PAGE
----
Vauxhall’s HR team has played a lead role in ensuring output and standards
were maintained in the run up to the closure of its Luton plant last week.
Vauxhall’s director of personnel Bruce Warman said the car giant had
introduced a number of incentives for staff to ensure production levels did not
drop – leaving it with millions of pounds worth of spare parts.
The incentives included a weekly bonus of up to £90 and, in the final three
months of operation, workers who took less than two days holiday and had no
absenteeism were eligible for a bonus of up to £1,000.
Workers with company cars were also allowed to keep the cars for six months
after closure if they met certain targets.
Warman said as a result of these initiatives absenteeism over the past few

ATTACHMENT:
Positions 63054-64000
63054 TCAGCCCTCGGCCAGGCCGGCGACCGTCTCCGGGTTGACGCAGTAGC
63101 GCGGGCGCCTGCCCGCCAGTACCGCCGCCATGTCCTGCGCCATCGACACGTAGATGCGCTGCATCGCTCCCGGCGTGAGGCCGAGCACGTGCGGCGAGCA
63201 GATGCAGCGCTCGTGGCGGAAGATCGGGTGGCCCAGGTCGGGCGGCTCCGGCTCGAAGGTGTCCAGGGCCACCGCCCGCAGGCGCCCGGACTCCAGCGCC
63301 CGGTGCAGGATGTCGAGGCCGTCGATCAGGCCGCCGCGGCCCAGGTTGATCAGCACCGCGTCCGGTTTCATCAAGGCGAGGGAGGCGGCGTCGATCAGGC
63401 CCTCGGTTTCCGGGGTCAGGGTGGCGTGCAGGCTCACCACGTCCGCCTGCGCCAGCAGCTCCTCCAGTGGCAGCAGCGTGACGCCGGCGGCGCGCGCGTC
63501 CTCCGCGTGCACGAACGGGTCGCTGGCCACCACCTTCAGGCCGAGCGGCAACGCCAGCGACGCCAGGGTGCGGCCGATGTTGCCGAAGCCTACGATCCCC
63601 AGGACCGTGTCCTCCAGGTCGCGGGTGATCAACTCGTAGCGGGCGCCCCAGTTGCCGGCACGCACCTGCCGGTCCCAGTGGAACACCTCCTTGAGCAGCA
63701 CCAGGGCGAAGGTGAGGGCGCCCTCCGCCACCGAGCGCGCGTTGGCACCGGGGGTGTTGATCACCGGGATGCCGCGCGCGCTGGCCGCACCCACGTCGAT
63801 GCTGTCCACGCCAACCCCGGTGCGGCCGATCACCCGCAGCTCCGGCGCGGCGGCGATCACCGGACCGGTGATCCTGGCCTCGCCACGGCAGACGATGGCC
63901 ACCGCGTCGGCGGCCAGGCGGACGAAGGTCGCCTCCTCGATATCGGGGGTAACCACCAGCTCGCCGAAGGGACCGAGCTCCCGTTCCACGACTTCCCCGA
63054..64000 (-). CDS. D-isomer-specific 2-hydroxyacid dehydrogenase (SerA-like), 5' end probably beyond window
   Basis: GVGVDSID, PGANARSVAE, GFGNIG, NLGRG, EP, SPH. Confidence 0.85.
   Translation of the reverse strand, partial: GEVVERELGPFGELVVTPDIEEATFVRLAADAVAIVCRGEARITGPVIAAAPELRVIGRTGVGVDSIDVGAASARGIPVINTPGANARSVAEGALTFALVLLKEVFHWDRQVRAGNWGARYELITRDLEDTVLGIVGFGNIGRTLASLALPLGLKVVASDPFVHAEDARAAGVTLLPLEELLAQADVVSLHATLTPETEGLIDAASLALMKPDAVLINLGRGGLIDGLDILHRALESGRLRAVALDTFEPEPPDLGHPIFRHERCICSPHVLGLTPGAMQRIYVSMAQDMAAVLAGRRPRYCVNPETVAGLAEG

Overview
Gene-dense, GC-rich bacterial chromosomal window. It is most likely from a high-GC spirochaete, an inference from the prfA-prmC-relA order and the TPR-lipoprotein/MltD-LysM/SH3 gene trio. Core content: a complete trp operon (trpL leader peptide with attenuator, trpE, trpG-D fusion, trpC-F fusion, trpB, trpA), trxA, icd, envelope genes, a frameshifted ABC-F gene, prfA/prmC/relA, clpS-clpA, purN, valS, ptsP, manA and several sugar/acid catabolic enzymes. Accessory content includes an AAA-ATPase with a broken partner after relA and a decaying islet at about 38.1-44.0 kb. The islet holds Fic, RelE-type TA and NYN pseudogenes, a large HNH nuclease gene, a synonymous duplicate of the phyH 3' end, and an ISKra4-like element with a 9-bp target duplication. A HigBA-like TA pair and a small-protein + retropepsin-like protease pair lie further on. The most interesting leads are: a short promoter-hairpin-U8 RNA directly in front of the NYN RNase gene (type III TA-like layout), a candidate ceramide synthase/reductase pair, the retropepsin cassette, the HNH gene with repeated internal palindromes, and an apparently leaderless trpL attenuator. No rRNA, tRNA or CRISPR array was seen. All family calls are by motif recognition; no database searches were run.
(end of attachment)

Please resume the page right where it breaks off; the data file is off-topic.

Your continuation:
weeks has been at 1.5 per cent – the lowest ever – and the accident rate also
Vauxhall also introduced a four-day working week with longer shifts leaving
Friday spare to allow workers to do training courses in preparation for new
The closure, which has resulted in the loss of 1,900 jobs, was announced
last year but the company has managed avoid any compulsory redundancies.
Of the 2,851 workers at the plant, 1,847 have opted for voluntary
redundancy, 984 to transfer to the IBC van plant next door, and 20 will move to
the Ellesmere Port plant in Cheshire.
However, Roger Lyons, general secretary of trade union Amicus, maintains
that the decision to close Vauxhall’s Luton plant was seriously flawed.
"It was not taken on cost, flexibility of labour or quality
grounds," he said.
By Quentin Reade